7. A method according to claim 1, wherein said heat-exchanger type reactor is provided with a gas feed device having as feed nozzles fitted one each in the lower parts of said tubes under the conditions such that the pressure loss of each of said nozzles is not less then 0.05 kg/cm2.
8. A method according to claim 7, wherein the difference between the pressure losses of the nozzles is within 40%.
9. A method according to claim 1 wherein said wet oxidation is carried out first in a shell-and-tube heat-exchanger type reactor and then in a single cylinder type reactor not vested with a function for exchange of heat.
10. A method according to claim 9, wherein said waste water fed to said shell-and-tube heat-exchanger type reactor exhibits, during the course of said wet oxidation, a calorific value of at least 20 kcal per liter of waste water.
11. A method according to claim 10, wherein said waste water exhibits, at the outlet of said shell-and-tube heat-exchanger type reactor, a calcrific value of less than 20 kcal per liter of waste water.
12. A method, according to claim 1, wherein said heat transfer medium is selected from the group consisting of oil, molten salt, water and steam.
Description

This application is a continuation of application Ser. No. 362,583, filed Jun. 7, 1989, abandoned.

BACKGROUND OF THE INVENTION

1. Field of the Invention

This invention relates to a method for the purification of waste water. Particularly, this invention relates to a method for the purification of waste water containing chemical oxygen-demanding substances (hereinafter referred to as "COD component") by wet oxidation. More particularly, this invention relates to a method for effective purification of waste water containing a COD component, i.e. harmful oxidizable organic or inorganic substances (herein after referred to "impurity"), which method effects the purification of the waste water by subjecting the waste water to wet oxidation in the presence of molecular oxygen thereby converting the organic substances into harmless compounds such as carbon dioxide, water, and nitrogen.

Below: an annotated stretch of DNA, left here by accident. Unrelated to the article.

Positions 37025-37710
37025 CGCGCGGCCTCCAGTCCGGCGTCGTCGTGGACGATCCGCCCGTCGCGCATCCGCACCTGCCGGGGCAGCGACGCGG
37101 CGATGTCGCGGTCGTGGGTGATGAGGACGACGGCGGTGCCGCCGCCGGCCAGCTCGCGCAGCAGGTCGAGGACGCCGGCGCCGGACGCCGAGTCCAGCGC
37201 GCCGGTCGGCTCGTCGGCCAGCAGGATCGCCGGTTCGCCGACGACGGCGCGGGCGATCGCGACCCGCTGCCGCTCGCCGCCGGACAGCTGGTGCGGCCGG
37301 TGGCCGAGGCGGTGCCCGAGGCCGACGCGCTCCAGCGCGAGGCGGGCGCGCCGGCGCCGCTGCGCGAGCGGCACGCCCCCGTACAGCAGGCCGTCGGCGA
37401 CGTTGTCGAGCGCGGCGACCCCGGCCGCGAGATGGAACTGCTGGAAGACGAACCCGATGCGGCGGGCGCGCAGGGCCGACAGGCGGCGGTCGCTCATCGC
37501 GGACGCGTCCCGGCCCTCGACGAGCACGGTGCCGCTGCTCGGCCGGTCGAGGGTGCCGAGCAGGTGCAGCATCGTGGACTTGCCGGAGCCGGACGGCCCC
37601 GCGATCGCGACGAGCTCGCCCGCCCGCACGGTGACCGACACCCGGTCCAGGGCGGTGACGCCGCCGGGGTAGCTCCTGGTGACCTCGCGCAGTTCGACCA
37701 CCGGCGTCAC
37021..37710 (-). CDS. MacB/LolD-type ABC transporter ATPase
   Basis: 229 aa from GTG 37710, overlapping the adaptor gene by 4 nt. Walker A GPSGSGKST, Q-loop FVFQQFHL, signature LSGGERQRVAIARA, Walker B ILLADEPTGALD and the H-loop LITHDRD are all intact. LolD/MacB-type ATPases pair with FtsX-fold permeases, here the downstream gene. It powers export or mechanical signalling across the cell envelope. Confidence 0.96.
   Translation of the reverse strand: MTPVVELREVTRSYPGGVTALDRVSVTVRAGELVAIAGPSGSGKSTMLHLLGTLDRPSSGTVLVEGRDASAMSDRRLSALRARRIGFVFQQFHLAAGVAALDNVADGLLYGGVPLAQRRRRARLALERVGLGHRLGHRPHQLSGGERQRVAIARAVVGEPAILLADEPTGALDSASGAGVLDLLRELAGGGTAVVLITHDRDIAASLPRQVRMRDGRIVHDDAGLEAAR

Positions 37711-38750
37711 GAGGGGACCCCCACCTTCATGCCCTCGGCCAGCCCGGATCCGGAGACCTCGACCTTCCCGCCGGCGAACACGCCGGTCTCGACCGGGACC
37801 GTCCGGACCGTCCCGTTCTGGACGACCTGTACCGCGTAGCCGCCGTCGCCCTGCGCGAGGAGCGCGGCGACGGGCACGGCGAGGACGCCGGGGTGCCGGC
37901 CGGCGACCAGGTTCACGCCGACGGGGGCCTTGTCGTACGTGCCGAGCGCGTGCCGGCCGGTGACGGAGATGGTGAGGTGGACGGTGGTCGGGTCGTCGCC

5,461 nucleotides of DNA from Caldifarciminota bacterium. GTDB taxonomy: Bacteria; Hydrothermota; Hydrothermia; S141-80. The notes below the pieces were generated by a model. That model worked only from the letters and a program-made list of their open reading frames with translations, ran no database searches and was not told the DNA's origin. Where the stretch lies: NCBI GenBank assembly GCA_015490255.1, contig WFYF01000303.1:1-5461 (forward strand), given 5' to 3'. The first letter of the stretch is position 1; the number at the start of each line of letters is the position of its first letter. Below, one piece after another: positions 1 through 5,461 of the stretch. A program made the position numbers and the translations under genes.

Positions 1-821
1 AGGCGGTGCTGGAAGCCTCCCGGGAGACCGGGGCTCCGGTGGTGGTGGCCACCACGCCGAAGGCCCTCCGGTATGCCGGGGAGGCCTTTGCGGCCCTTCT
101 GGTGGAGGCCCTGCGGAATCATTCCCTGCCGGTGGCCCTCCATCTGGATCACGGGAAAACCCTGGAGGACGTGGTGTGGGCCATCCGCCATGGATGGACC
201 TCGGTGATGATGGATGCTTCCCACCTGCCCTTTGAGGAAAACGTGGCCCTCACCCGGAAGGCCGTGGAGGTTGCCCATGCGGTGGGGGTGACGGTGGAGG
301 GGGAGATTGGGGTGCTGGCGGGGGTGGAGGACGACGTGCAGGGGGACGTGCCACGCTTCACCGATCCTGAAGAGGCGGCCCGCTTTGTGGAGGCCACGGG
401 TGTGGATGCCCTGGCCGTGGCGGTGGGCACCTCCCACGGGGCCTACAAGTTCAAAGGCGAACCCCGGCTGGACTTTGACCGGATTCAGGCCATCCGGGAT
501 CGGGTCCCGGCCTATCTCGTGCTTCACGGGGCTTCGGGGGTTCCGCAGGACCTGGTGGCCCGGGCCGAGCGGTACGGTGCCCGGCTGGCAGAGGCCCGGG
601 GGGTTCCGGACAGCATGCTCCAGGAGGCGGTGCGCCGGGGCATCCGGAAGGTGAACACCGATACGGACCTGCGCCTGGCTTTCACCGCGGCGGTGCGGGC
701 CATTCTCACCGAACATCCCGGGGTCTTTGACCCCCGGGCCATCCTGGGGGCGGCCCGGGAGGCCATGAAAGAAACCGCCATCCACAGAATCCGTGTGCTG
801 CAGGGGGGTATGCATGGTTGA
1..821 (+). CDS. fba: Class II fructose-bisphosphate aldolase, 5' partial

2. Description of the Prior Art

Among the methods currently available for the treatment of waste water, the biochemical method called the activated sludge method and the wet oxidation method called the Zimmermann method have been renowned.

For the wet oxidation method, use of a varying oxidizing catalyst for the purpose of heightening the reaction rate has been proposed. Further, for the wet oxidation method, no matter whether a catalyst is absent from or present in the reaction site, the single cylinder type reaction column is used as the reaction vessel.